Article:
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Water Quality & Monitoring Programs
 DRBC's Dr. Ron MacGillivray collects a water sample to monitor for PFCs. Photo by DRBC.

The DRBC uses a multi-faceted strategy to water quality regulation that provides a rational approach to protecting and restoring water quality in the basin.

Article 5 of the Delaware River Basin Compact defines the Commission's water quality mandates and directs the DRBC to take the lead on water quality matters pertaining to the Basin by adopting regulations:

"...to control such future pollution and abate existing pollution, and to require such treatment of sewage, industrial or other waste....as may be required to protect the public health or to preserve the waters of the Basin for uses in accordance with the Comprehensive Plan." (Compact, §5.2)

The Commission's first Water Quality Regulations (pdf 885 KB) were adopted in March 1967. They are divided into two main sections: Article 3 - Water Quality Standards for the Delaware River Basin and Article 4 - Application of Standards.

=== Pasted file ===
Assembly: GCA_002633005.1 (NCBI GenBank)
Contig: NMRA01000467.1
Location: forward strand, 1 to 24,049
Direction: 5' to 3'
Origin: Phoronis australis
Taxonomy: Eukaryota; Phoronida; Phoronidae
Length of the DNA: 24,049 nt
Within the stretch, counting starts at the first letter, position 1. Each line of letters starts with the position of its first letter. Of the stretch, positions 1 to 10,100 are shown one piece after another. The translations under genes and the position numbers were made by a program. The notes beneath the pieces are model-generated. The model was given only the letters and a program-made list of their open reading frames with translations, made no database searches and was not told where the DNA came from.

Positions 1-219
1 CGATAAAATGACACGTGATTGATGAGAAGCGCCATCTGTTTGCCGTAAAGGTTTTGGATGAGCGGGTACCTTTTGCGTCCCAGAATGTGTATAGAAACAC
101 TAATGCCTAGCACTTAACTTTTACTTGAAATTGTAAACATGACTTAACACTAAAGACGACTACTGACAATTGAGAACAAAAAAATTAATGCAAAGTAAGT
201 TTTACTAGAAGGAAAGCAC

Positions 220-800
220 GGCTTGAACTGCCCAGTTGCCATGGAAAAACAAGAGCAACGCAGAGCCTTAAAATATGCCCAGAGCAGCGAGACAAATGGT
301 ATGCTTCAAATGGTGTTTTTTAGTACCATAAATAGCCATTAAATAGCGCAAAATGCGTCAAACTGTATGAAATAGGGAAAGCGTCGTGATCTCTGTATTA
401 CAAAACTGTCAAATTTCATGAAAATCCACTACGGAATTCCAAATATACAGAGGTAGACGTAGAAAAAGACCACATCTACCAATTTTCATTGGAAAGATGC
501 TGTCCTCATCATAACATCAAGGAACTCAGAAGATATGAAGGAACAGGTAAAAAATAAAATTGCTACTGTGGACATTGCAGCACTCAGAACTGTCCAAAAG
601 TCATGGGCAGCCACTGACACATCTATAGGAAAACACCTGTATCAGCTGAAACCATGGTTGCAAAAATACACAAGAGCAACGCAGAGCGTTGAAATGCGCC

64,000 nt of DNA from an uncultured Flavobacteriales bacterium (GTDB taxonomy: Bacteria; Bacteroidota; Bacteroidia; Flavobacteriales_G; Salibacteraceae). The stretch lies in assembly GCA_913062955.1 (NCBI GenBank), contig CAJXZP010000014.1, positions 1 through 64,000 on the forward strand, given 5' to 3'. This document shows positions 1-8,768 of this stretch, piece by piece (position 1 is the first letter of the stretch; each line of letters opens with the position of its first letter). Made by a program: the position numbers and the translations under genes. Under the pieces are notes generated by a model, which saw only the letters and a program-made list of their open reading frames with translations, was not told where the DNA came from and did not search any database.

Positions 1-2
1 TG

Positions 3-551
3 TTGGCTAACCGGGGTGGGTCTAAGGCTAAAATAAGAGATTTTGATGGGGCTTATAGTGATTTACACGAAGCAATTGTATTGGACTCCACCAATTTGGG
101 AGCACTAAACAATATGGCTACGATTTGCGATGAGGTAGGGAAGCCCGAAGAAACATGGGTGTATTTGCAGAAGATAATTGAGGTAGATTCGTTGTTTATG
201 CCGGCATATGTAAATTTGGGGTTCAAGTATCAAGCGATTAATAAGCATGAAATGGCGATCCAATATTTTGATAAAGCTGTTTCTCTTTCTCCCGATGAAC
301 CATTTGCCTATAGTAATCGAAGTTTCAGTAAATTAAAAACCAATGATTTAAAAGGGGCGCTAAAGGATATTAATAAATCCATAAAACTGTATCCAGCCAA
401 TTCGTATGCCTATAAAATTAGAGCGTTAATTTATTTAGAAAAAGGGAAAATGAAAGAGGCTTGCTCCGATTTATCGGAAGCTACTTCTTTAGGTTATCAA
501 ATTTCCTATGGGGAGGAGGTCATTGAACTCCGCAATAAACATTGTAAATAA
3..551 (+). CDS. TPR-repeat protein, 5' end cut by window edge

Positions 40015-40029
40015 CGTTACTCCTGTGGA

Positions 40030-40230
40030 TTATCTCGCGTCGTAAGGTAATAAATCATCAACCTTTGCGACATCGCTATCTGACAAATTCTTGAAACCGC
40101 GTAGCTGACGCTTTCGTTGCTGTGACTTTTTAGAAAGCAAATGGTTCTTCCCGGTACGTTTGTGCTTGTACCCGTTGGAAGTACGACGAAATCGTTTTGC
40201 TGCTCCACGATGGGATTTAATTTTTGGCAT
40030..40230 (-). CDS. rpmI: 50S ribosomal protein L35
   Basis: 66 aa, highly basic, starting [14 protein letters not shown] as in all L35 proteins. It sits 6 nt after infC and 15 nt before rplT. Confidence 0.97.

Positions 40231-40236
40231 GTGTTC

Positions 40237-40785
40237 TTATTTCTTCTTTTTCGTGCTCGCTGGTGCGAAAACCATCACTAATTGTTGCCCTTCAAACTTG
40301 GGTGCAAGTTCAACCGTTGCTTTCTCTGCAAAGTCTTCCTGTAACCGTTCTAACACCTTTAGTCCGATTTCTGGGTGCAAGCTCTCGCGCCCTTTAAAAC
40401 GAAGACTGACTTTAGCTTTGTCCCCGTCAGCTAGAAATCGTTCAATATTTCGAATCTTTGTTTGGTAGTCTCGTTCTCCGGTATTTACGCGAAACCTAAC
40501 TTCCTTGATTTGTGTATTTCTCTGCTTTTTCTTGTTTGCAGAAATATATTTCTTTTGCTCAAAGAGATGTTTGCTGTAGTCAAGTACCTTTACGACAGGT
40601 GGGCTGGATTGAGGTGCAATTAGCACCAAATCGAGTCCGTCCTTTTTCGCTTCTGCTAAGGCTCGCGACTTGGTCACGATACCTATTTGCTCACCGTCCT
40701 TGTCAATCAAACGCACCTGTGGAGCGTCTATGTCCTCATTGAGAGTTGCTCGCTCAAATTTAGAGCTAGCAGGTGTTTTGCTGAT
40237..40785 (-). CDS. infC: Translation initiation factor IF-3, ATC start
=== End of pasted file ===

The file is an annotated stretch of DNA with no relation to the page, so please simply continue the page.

In 1968, Stewart Udall, Secretary of the U.S. Dept. of the Interior from 1961-1969, said, "Only the Delaware among the nation's river basins is moving into high gear in its program to combat water pollution."

Quick History Lesson: Water Quality in the DRB

DRBC's Water Quality Regulations, which have been updated and revised periodically, are part of the Commission's Water Code (pdf 1.3 MB) and are an important mechanism by which its members work together to manage, protect and improve the water resources of the Basin. They protect the Basin's waters by establishing criteria that specify what levels of individual parameters are appropriate to protect the river's designated uses - for example, aquatic life, drinking water, fish consumption and recreation - in the river's main stem water quality zones (pdf 3.2 MB) and also for the Basin in its entirety. Criteria have been established to protect both human health and aquatic life. 

To evaluate how water quality criteria are being met and whether the designated uses are being protected, you must monitor and assess the collected data. The foundation of DRBC's monitoring programs is the tenet you can't manage what you don't measure


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